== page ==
Democracy, Human Rights, and Governance and BioDiversity Conservation Linkages

Governance describes the process by which decisions are made and carried out; it can refer to corporate, international, national or local bodies, or interactions between sectors of society. Governance comprises such critical development elements as the rule of law, public-sector accountability, communication with citizens, anti-corruption measures and the ability to deliver goods and services.

There are strong linkages between good governance and biodiversity conservation. Better governance, conservation and natural resource management all focus on improving the collective good. Similarly, good governance and biodiversity conservation require the participation of local communities in decision making and management. Where governance institutions are seen as legitimate, transparent and effective, people are much more likely to follow the rules and regulations that the institutions set. Further, combining collective action, natural resource management and good governance can provide incentives to individuals and groups to manage natural resources in more sustainable ways. Good governance is thus a linchpin of biodiversity conservation.

USAID democracy, human rights and governance (DRG) staff place primary importance on democratic values and citizen centered governance. But many living in historically authoritarian countries face limited freedoms and therefore a restricted space for independent civil society. At the same time, those dependent on natural resources in these countries, living in poverty and food insecurity, are gripped by their situation and the concern for democracy can seem secondary at best. In this context, USAID seeks to motivate and support democratization that is in many ways entwined with improving livelihoods.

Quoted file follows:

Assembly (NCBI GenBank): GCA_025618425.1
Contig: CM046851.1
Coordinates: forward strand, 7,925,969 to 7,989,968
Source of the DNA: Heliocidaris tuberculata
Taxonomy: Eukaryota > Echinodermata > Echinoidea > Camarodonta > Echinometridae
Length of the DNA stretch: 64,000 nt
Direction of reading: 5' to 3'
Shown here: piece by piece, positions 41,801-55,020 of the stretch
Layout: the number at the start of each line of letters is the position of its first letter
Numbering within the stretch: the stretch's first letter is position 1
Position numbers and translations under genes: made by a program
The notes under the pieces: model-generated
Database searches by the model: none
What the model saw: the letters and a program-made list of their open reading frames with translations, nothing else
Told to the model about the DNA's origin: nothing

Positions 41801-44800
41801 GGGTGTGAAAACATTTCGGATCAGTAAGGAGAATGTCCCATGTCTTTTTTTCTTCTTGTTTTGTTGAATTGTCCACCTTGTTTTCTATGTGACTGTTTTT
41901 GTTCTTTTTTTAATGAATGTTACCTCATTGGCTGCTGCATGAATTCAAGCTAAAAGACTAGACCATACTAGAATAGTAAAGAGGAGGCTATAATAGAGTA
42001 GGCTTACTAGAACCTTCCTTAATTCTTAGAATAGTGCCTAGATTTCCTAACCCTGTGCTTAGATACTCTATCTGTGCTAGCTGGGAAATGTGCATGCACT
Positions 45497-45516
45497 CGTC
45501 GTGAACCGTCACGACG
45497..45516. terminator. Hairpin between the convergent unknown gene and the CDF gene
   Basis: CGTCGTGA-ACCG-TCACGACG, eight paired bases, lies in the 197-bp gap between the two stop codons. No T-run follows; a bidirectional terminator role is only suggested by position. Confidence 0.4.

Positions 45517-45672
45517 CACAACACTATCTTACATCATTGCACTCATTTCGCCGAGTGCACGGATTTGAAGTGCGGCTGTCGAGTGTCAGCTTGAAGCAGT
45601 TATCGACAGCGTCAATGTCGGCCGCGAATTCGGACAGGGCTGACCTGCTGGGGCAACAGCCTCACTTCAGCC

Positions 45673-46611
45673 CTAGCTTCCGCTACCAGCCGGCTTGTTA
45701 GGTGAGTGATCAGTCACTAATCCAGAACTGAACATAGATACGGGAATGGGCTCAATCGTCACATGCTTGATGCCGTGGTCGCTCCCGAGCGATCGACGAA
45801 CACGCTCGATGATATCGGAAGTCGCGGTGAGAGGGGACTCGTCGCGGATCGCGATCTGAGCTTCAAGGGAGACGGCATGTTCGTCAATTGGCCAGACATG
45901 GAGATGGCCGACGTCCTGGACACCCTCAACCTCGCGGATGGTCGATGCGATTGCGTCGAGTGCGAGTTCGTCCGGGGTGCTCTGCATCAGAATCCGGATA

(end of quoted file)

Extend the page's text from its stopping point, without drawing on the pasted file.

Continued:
Natural resource management and conservation are good entry points for strengthening governance and civil society because they focus on issues and concerns central to the livelihoods and well being of a large part of the population in many countries where we work. Today, at least 1.6 billion people worldwide rely on forests for some part of their livelihood, and about 2.6 billion people in developing countries depend on fish for protein and/or income. The poor management of both forests and fisheries means that these resources will not meet human demand over the long term—compromising global food security and straining the resilience of these systems and society. Unbridled exploitation is also leading to unprecedented rates of species extinction. These trends threaten the ability of families to lift themselves out of extreme poverty and communities to protect against economic or environmental shocks. Natural resource management also offers the opportunity to bring together multiple stakeholders to foster open and accountable participation and help avoid potential violent conflict. Clearer policies and bylaws governing natural resources can reduce over exploitation by clarifying management, ownership, use and benefits.

Date 
Wednesday, February 13, 2019 - 3:45pm

Last updated: February 13, 2019